A happier New Year for dairy?

A happier New Year for dairy? – trends in the dairy industry

Dave Fusaro

More consolidation, less subsidization but stable pricing appear to be dairy’s destiny in 1998

Consolidation. The beginning of the end of government subsidies. The emergence of milk as a marketed beverage. 1997 was marked by a host of changes with effects that will reach far into the future.

The year past saw the creation of three new No. 1 companies: the largest dairy processor in the U.S., the largest dairy company in Canada and the largest dairy cooperative in the world.

Who knows what 1998 will hold? The safe money is on more consolidation and less government intervention, but also on more stable raw material prices – although maybe room for a finished product price increase.

“There’s no doubt we’ve been through another bizarre year for the dairy industry. But the overall U.S. economy seems to be in remarkable and sustainable good shape,” says Mark Stephenson, senior extension associate at Cornell University’s Program for Dairy Markets and Policy, Ithaca, N.Y.

“Consumers want and are able to afford a varied and healthy diet, so I believe demand for dairy products of all types will grow,” he continues. “If things happen the way we expect, 1998 should be a pretty decent year for processors and producers; perhaps a higher-priced year, but without the peaks and troughs; a year when processors possibly could raise prices.”

1998 begins with questions

“If things happen the way we expect…” Stephenson says. He and a number of dairy economists and others in the industry warn that a lot could go haywire throughout the fragile dairy economy if the de-regulation of the dairy industry happens too abruptly – as nearly happened in November when a federal judge in Minnesota threw out Class I milk price differentials overnight.

Annual Commercial Disappearance of Dairy Products

(On milk equivalent, total solids basis; millions of pounds)

1991 1993 1995 1996

Fluid milk 46,412 45,840 45,722 45,982

Butter 7,934 9,147 10,394 10,371

Cheese 59,360 64,377 68,256 70,445

Frozen desserts 11,811 11,614 11,499 11,390

NFDM 4,474 4,378 6,238 6,799

Other 14,165 12,446 12,804 11,579

Total milk 144,156 147,802 154,913 156,567


Source: USDA and National Milk Producers Federation figures

Price differentials were developed in the 1960s when the heart of dairy production was in Wisconsin and Minnesota. The “Eau Claire rule” increased the price of Class I (beverage grade) milk according to the distance from Eau Claire, Wis., that it was sold.

Then, early last November, U.S. District Judge David Doty in Minnesota said USDA could no longer enforce the pricing system.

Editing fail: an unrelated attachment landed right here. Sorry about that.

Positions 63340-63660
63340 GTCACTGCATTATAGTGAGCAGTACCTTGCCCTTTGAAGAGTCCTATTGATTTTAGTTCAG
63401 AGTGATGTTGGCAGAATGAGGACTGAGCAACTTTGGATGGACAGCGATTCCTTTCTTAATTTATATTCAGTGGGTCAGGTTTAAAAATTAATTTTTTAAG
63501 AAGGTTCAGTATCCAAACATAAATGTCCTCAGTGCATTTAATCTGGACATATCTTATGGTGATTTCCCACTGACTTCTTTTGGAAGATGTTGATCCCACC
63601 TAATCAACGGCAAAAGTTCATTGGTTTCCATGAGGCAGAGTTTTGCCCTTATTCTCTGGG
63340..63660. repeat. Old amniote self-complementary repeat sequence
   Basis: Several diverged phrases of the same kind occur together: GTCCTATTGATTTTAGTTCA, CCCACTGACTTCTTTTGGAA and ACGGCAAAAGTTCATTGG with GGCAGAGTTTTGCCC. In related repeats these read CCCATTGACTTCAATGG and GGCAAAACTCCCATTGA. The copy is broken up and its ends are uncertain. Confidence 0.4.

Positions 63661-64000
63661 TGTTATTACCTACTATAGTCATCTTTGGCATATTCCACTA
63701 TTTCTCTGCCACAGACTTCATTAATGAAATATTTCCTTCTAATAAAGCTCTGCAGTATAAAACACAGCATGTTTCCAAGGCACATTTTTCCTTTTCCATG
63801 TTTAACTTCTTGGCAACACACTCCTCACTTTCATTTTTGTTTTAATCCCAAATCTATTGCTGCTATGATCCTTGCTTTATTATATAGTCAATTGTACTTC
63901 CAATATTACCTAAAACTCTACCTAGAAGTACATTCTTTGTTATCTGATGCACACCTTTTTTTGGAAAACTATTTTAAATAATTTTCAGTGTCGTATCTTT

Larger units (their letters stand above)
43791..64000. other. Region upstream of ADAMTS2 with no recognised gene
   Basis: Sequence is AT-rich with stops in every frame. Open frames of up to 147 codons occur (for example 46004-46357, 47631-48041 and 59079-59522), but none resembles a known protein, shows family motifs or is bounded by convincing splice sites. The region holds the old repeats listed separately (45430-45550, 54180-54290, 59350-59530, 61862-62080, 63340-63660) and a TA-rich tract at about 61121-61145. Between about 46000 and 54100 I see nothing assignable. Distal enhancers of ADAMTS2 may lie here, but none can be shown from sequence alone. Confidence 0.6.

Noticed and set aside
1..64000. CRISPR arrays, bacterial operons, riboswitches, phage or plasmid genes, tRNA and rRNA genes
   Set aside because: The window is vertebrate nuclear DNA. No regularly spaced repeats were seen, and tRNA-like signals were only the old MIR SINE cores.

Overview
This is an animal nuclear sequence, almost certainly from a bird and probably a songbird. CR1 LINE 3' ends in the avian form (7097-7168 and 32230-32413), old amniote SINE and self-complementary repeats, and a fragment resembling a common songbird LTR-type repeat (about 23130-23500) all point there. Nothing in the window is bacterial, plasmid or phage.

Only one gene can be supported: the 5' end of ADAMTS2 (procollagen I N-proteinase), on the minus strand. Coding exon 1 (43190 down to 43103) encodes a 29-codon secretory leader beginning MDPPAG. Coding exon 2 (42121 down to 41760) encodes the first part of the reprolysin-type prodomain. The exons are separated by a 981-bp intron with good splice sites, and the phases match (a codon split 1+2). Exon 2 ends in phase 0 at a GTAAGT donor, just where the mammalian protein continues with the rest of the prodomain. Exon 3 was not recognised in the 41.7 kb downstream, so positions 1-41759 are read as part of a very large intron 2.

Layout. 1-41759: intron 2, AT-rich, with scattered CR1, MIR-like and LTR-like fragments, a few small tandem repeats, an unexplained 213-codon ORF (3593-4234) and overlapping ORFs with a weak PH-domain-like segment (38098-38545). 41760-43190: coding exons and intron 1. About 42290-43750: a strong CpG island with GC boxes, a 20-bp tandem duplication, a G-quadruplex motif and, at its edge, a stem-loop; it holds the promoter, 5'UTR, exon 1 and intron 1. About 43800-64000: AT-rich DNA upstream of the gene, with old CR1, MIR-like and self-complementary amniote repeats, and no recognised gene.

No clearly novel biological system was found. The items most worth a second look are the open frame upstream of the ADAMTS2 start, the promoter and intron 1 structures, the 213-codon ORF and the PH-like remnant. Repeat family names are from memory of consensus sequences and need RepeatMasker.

When chaos began setting in and faced with numerous appeals, Judge Doty in December stayed his own ruling until Feb. 15 – in effect giving USDA two months to come up with a replacement for Class I differentials. As of presstime, no plan had been proposed.

Despite being one of the organizations requesting a stay, the International Dairy Foods Assn. says, “The judge was correct in recognizing the unfair and archaic milk pricing system in this country. The secretary (of Agriculture) should hold emergency meetings to deal with this issue.”

So now USDA has one short-term headache and two longer term ones. Regardless of Judge Doty’s decision, the 1996 Federal Agriculture Improvement and Reform Act calls for the Dept. of Agriculture to gradually remove dairy price supports and to reform the milk marketing order system.

The Federal Milk Marketing Orders, a Depression-era system to assure a local milk supply in all areas of the United States and to pay producers a “pooled” price regardless of milk classification, must be reduced from the current 32 orders (geographic regions) to between 10 and 14 by April 1999.

“Reform of Federal Milk Marketing Orders is essential to allow the dairy industry to continue to move toward more market-based pricing and to build stronger markets for its products,” says Connie Tipton, IDFA sr. v.p. “It will also allow for more innovation in product development and product use.

“In addition,” she continues, “government definition of pricing based on product utilization could limit new product ideas. In the end, we believe producers, processors and consumers will all prosper through less regulation and more attention to the marketplace.”

How stable a supply?

Regardless of the federal government, how stable is the milk supply? Experts we talked to were divided on this issue.

The potential for shortages scares Robert Allen, CEO/pres. of Tuscan/Lehigh Dairies, Union, N.J. “In the Northeast, even with the compact, the average age of dairy farmers keeps going up, while the number of cows per farm and per-cow production is not increasing as it is in other regions. They’re

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